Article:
Some models, such as the De’Longhi TRD40615T, come with timers and automatic shutoffs. Oil-filled radiators like the De’Longhi retain heat for longer and continue emitting warmth after shutting off.
Some models, such as the De’Longhi TRD40615T, come with timers and automatic shutoffs. Oil-filled radiators like the De’Longhi retain heat for longer and continue emitting warmth after shutting off.Credit…Michael Hession

The best way to prevent a fire is to never leave a space heater running unattended. If you have children or pets that could knock over a heater or drape fabric on it, keep a close eye on its operation. The U.S. Fire Administration recommends keeping young children at least three feet from a space heater, but it’s best not to leave one in a room or closet within reach of children, even if it’s unplugged — beyond the fire risk, the heater is a 15-amp appliance drawing considerable current. The plug and cord, combined with some intuitive on/off switches, pose a hazard to a curious toddler who won’t be anticipating an electric shock.

The instructions with many space heaters also warn not to leave them on while you sleep. Several of Wirecutter’s favorites, such as the De’Longhi TRD40615T, and the Lasko FH500 All Season Comfort Control Tower Fan & Heater in One, come with timers to minimize the chance of their running unattended. (Oil-filled radiators like the De’Longhi are particularly good for bedrooms because they retain heat for longer and continue emitting warmth after they shut off.)

Most modern space heaters should come with enough cord slack to allow you to plug them into a wall outlet and still position them conveniently in the room for maximum warmth. Notice that we said wall outlet: Manufacturers advise against plugging space heaters into surge protectors, extension cords, plug timers, G.F.C.I. outlets (the kind with the test and reset buttons) — anything that’s not a wall outlet. Those added layers of electrical connection can overload the circuit, or create additional resistance that allows heat to build up, potentially resulting in a fire or internal electrical damage.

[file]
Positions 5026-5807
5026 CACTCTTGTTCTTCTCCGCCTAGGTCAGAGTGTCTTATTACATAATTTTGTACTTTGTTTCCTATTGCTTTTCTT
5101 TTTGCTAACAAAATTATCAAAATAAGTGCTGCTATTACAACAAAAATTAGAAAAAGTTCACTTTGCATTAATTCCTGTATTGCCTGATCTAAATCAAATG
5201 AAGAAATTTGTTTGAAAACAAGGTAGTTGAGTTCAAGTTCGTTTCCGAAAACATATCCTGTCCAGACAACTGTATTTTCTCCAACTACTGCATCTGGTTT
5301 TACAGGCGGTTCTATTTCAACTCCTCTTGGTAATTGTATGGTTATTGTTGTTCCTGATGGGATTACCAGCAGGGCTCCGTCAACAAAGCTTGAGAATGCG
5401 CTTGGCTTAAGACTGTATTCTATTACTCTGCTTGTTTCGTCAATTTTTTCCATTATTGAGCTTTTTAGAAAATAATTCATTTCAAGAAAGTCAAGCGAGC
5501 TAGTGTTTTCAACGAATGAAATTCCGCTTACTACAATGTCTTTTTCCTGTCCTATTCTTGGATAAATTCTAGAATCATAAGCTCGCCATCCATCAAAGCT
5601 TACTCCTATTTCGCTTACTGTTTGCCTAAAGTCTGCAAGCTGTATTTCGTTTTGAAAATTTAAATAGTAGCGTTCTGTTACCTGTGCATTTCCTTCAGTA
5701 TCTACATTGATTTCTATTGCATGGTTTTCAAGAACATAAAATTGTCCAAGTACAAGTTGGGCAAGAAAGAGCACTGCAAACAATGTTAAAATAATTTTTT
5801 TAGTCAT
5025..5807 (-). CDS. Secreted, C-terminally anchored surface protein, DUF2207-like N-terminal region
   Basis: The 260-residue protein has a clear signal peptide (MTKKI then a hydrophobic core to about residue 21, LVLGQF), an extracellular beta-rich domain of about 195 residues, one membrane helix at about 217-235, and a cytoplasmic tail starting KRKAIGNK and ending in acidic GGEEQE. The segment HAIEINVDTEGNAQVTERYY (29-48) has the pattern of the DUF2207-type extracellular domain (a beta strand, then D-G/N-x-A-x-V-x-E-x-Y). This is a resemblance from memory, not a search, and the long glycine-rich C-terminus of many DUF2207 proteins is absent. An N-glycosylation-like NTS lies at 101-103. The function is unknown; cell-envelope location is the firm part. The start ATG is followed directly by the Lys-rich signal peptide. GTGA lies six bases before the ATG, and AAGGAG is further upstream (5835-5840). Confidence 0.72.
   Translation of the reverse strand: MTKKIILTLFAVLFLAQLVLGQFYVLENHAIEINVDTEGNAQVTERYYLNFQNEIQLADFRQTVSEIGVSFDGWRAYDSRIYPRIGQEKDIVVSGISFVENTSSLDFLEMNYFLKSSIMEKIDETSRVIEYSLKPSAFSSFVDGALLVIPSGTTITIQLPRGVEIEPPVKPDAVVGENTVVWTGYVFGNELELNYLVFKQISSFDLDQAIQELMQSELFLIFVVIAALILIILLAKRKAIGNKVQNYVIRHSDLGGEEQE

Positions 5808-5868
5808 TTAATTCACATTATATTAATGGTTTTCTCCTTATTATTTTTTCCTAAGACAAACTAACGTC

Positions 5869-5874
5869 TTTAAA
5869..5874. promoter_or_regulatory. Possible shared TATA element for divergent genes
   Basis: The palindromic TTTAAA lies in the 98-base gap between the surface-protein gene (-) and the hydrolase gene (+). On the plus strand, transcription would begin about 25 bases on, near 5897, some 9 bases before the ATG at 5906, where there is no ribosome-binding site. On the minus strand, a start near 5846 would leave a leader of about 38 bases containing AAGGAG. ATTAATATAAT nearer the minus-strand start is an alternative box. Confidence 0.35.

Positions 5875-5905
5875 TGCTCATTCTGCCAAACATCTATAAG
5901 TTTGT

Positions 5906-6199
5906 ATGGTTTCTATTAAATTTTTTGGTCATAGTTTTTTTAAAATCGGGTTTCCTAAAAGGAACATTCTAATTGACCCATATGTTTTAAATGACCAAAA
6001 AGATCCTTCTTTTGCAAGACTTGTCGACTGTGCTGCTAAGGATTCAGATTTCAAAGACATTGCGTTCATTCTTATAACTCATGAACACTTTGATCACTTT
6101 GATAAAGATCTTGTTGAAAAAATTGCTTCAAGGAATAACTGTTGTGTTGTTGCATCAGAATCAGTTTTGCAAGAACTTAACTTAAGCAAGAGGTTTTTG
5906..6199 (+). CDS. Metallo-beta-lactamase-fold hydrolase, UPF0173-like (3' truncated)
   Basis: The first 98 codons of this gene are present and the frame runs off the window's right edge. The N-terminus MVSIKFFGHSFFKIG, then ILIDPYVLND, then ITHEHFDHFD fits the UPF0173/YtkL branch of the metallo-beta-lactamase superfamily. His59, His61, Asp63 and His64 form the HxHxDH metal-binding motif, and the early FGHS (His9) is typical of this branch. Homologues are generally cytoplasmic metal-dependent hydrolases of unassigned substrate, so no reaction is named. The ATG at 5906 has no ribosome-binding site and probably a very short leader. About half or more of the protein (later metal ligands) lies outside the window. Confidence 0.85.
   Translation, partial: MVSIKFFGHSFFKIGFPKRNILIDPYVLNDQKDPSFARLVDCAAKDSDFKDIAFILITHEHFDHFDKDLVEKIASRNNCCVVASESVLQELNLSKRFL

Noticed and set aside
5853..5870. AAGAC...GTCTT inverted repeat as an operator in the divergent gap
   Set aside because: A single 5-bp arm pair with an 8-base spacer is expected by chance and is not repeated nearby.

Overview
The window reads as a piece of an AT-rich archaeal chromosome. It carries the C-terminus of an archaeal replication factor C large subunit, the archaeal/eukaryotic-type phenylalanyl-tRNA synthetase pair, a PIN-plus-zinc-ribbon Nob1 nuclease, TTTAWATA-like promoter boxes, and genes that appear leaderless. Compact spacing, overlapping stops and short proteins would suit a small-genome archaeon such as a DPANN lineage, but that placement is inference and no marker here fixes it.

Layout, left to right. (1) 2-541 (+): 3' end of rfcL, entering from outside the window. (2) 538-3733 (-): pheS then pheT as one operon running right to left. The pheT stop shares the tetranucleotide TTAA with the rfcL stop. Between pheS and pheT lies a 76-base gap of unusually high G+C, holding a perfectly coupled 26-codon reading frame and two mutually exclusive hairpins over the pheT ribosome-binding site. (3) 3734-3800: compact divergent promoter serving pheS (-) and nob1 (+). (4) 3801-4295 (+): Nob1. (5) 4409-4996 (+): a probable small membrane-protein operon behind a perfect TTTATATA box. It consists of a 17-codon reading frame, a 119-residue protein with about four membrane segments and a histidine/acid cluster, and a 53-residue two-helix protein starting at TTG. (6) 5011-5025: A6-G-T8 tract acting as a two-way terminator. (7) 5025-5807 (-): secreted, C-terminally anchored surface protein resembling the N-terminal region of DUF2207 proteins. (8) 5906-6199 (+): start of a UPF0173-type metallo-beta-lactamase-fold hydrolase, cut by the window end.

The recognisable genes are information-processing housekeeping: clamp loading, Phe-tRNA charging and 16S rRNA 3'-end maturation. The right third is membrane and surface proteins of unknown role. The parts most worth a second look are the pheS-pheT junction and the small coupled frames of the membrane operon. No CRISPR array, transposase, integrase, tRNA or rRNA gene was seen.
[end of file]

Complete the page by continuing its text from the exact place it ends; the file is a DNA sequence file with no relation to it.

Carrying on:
Many manufacturers also recommend keeping your space heater a few feet away from the wall where it’s plugged in, to avoid overheating the wall itself. A lot of the picks in Wirecutter’s guide fill an entire room with heat, so you should be able to get adequate performance with the heater at a safe distance.

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If you find yourself with extra cord slack, or you need to use a wall outlet in an adjacent room, resist the urge to hide the cord from sight. Don’t stuff it under a rug or a couch, which could prevent heat from escaping. Also avoid pinching or bending the cord, such as passing it through a tightly closed door hinge, which can impede the electrical current, contributing to a buildup of heat and energy.

Models including the Vornado OSCTH1 feature digital readouts for easier operation. The OSCTH1 also oscillates, spreading heat more evenly through a space. 
Models including the Vornado OSCTH1 feature digital readouts for easier operation. The OSCTH1 also oscillates, spreading heat more evenly through a space. Credit…Michael Hession

Space heaters with smart-home functionality are rare in the United States. But the technology and the regulatory standards are moving quickly, and we can expect more smart space-heater tech in the next year or two.

In the meantime, if you want use a heater remotely or on a schedule, a few of Wirecutter’s picks can do that. The Lasko FH500 All Season Comfort Control Tower Fan & Heater in One, and the Vornado OSCTH1 have digital timers built in. Wirecutter’s oil-filled radiator pick, the De’Longhi TRD40615T, has an analog 24-hour dial you can use to set a schedule.

If your space heater lacks a timer — or if you’re just determined to bark heating orders at your voice assistant — consider a plug-in smart outlet like the Wemo Mini. Although most manufacturers discourage plugging a space heater into an extension cord or surge protector, a representative of the Wemo outlet’s manufacturer, Belkin, said in an interview — confirming Wirecutter’s interpretation of the product specs, as well as our tests — that a Wemo Mini should be safe to use with space heaters for up to 15 amps or 1,800 watts of power. Most of Wirecutter’s picks max out at 1,500 watts. But not all heaters are the same, and the Belkin representative did add a caveat: “Some space heaters with embedded fans might consume more power and cause a high inrush current, which could damage or wear out the switching contacts.”

So you should be good to go — but remember, don’t turn on a heater without first making sure it’s positioned safely, and don’t leave it running unattended.

A version of this article appears at Wirecutter. Interested in learning more about the best things to buy and how to use them? Visit the site, where you can read the latest reviews and find daily deals.

https://www.nytimes.com/2020/12/11/realestate/space-heater-safety-tips.html#click=https://t.co/yOuV9puNpb